Effort under way to preserve machine-gun nest, labor legacy near Telluride

Colorado tourism promoters extol our scenery, our fall colors, and our snow-capped peaks, but nobody mentions a historic machine-gun nest above 13,000 feet.

At the top of Imogene Pass, between Telluride and Ouray, a machine-gun emplacement and a small wooden fort survive as silent testimony to workers’ struggles and as a legacy to labor.

A century ago, millions of dollars were made in the San Juan Mountains in gold and silver mines, but not by miners. The early days of pick-and-pan prospecting had given way to deep-shaft industrial mining, and miners traded their lungs and brawn for a few dollars a day to work under increasingly dangerous conditions. As more miners and mill workers died from cave-ins, explosions from dangerous gases and silicosis in their lungs, they demanded better working conditions and something we take for granted — the eight-hour work day.

Fierce competition between mine owners and immigrant mine workers resulted in increasing tension and calls for unionization. In Telluride in 1903, the mine workers went on strike and Gov. James Peabody, in collusion with the wealthy mine owners, called out the Colorado National Guard.

Montrose resident MaryJoy Martin has chronicled the rise of the Western Federation of Miners and its hero, Vincent St. John, in her book, “The Corpse on Boomerang Road,” which may become a motion picture.

She writes vividly of Bulkeley Wells, a captain in the Colorado National Guard who took command of Troop A, First Squadron Cavalry. The unit was comprised of cowboys, Wells’ employees at the Smuggler-Union Mining Co., and a few union-hating locals. Last year, I hiked with Martin to the top of Imogene Pass to see physical proof of labor strife from more than a century ago.

Martial law was declared in Telluride, with “mass deportations on special trains, false criminal charges, beatings, threats and arrests without due process,” according to Martin’s book. “No one could leave the county without official permission.”

As illegally deported miners trickled back into Telluride over Imogene Pass, National Guardsmen under Wells’ command built a wooden sentry post, complete with small stove, a flagpole and a stone sniper or machine-gun nest that housed a Colt rapid-fire machine gun. Wells named it Fort Peabody, after the governor. It’s still there.

The wood has weathered considerably in the high altitude winds and shifting stone walls have shrunk the sentry post, but probably 60 percent of the original historic material exists. When Martin and I climbed into the tiny sleeping quarters, we could see remnants of the metal heating stove and names of National Guard troopers carved, with 1904 dates, on the back wall.

Martin wrote the nomination to have Fort Peabody listed on the National Register of Historic Places. Approved by the National Park Service, the site represents labor history in the West. Next summer the U.S. Forest Service and San Miguel and Ouray Counties will cooperate on stabilizing Fort Peabody and interpreting its vivid history.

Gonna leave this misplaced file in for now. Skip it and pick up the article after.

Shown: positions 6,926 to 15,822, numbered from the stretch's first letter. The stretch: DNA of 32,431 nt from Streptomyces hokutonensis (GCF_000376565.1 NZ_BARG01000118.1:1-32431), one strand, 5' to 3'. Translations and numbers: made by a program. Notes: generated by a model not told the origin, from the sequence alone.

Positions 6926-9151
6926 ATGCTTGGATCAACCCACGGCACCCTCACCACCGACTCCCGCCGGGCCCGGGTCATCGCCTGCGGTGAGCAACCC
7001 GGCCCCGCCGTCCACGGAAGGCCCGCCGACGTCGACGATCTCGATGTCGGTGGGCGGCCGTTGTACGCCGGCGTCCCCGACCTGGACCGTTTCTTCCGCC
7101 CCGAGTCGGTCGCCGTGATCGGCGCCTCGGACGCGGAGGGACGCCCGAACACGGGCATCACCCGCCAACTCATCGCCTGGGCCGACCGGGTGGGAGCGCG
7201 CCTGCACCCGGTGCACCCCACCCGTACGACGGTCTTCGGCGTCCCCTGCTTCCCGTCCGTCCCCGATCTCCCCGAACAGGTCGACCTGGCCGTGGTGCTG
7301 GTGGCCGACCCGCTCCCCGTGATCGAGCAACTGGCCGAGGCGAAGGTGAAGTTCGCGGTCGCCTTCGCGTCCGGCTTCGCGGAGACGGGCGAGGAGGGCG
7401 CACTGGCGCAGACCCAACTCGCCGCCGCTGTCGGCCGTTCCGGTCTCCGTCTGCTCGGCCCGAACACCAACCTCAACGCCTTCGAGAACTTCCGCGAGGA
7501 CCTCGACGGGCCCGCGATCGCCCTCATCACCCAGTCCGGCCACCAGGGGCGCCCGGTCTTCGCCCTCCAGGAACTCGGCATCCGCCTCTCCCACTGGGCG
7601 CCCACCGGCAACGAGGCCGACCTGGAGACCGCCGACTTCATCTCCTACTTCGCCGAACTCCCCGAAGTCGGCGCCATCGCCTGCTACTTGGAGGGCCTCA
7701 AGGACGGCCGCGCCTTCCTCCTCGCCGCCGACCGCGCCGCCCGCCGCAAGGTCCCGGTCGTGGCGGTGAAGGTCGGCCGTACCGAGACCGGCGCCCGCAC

Started in November 1903, workers completed the post in the freezing weather of February 1904. Historical archaeologist Jon Horn explains, “Even after the Telluride strike was finished in 1904, Wells continued to station his own men at the post as late as 1908 to deter the flow of union sympathizers into the region. Fort Peabody has been ravaged by the elements for over 100 years, but remains as the only post in Colorado built specifically to control union activists.”

Linda Luther-Broderick, open space and recreation coordinator for San Miguel County, said the repair of the fort will use as much existing material as possible.

I’ve stood in the sentry post and looked out across the San Juan Mountains. I’ve thought about the National Guardsmen and the long, star-filled nights at 13,365 feet. In the cold wind, I added a cap and gloves and walked down to the machine-gun nest, which is just a hole really, surrounded by stacked stones carved out of a north-facing loose scree slope. The sentry post commands a 180-degree view of Imogene Pass and the dirt road going east to Ouray or west to Telluride. As I stood in the hole, Jeeps full of tourists traveled both ways below me, providing a perfect angle of fire for an automatic weapon.

Mary Joy Martin said, “Labor history has been totally ignored in the United States and it’s a dramatic history in Colorado. People should know that a governor had the gall to permit a border patrol station to prevent workers from entering a Colorado county.”

I agree. It’s time to stabilize the site and install interpretive signd so that future visitors may know what sacrifices workers endured a century ago. Next summer I want to help. I want to carry some of the framing lumber and pound a nail or two.

Perhaps signs will explain that bully Bulkeley Wells committed suicide during the Great Depression. As for union organizer Vincent St. John, who dedicated his life to better working conditions for the laboring man, he went to federal prison under false charges.


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